In a long-awaited and unusual joint judgment of two peak courts, the UK Supreme Court and the Privy Council, five judges yesterday ruled that the common law took a ‘wrong turn’ on the criminal law of complicity at least 19 years ago.The courts heard appeals by people convicted of murder after their partners in crimes – respectively, an English domestic assault and a Jamaican taxi robbery – instead stabbed the intended victims. At issue were rulings by the Privy Council in 1985 and the House of Lords in 1997, building on decisions by Australia’s High Court from 1980, that such defendants could be convicted of murder if they were merely aware that their accomplices ‘might’ murder someone in the course of another crime. Yesterday’s unanimous judgment found that the twin decisions misunderstood the earlier authority, disregarded principle and, most disturbingly, ‘bring the striking anomaly of requiring a lower mental threshold for guilt in the case of the accessory’ – the accomplices’ awareness of the possibility of a murder -‘ than in the case of the principal’- the stabbers’ intent to cause serious harm. Accordingly, they overruled the 1985 and 1997 decisions, detailed a new narrower standard for liability and outlined ground rules for reviewing decades of potentially wrong convictions.
But yesterday’s ruling does not apply in Australia. Rather, its reach is confined to common law jurisdictions governed by the UK Supreme Court (England and Wales) or the Privy Council (including Jamaica.) The Privy Council ceased to hear Australian appeals in 1986 and, anyway, Australia’s High Court had long held that all overseas judgments are merely persuasive about the content of the ‘common law of Australia’. For Australians, yesterday’s ruling is merely another example, albeit an especially dramatic one, of how other nations’ common law has diverged from Australia’s. The divergence is partly at the level of criminal law theory, with the UK Supreme Court ‘ respectfully differ[ing] from the view of the Australian High Court, supported though it is by some distinguished academic opinion’ that the cases at issue represent ‘a separate form of secondary liability’ from other sorts of complicity. But the divergence is also on how the two courts develop the common law. In 2006, the High Court rejected a similar opportunity to declare that Australia’s law of complicity had taken a wrong turn, stating that any change ‘is a task for legislatures and law reform commissions’. Yesterday, the UK Supreme Court firmly rejected that approach: ‘the doctrine of secondary liability is a common law doctrine… and, if it has been unduly widened by the courts, it is proper for the courts to correct the error’.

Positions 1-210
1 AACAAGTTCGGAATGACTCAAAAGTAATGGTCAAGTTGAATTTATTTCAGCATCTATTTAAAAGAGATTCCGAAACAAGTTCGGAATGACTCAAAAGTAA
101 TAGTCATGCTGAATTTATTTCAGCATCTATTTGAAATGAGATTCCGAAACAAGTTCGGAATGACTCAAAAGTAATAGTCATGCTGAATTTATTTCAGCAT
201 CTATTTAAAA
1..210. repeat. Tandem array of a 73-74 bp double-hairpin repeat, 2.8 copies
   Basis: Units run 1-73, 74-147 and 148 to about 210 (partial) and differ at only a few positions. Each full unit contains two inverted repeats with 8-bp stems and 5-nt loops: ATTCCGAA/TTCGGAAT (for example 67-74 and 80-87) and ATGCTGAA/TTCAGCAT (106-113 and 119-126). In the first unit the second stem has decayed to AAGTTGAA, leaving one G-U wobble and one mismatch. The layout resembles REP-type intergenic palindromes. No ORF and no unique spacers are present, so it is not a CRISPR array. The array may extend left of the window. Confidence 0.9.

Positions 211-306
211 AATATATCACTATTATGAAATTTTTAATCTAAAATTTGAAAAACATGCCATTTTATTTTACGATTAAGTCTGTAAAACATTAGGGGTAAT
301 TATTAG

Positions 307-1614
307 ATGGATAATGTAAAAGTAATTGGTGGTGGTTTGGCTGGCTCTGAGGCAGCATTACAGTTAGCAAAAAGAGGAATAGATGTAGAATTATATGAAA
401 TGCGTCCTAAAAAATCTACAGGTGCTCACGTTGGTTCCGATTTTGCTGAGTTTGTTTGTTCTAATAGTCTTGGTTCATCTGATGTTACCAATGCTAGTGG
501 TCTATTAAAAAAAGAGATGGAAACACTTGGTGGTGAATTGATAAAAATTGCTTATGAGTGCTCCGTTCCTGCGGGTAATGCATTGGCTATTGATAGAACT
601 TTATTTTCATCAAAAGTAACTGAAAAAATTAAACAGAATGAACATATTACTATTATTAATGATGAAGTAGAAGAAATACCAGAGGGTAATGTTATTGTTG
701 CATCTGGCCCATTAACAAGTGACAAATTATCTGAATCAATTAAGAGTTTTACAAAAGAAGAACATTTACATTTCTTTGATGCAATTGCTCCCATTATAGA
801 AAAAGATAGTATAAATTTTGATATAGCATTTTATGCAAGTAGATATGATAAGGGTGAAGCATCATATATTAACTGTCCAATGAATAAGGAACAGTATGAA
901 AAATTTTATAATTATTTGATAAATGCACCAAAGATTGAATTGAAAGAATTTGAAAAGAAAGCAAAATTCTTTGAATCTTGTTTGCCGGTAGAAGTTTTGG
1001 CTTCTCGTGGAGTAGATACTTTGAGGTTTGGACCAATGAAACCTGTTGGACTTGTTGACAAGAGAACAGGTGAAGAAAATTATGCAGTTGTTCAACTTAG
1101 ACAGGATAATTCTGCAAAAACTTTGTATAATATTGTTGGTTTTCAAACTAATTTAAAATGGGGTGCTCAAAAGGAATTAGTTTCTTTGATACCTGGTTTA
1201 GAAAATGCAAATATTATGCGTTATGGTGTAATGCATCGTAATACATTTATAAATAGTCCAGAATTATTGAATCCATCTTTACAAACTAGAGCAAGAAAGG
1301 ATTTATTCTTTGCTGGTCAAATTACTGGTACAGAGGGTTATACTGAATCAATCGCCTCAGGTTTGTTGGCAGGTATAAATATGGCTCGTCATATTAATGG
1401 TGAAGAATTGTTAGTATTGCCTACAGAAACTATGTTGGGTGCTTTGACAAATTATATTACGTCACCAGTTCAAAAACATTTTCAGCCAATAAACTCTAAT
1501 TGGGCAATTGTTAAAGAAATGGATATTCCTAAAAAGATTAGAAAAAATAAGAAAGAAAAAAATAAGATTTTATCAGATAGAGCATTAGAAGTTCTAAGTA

None of this means that yesterday’s ruling is irrelevant in Australia. Although it is not bound by UK decisions, the High Court typically pays them close attention. Indeed, the High Court relied on the 1985 Privy Council decision in 1995 to reach the same conclusion on the law of complicity that the House of Lords adopted in 1999. And one of the Court’s reasons for not changing the law of complicity in 2006 was that ‘[o]ther common law countries continue to apply generally similar principles’, with a footnote referencing both now-overruled UK decisions. As it happens, the High Court will soon hear three joint Australian appeals involving the same contentious doctrine. In addition, yesterday’s dramatic ruling will surely provide a further basis for Australia’s legislatures to reform the common law. Victoria’s Parliament did so in 2014, abolishing the common law and replacing it with a statutory formulation along the lines of the alternative doctrine rejected by the High Court in 2006.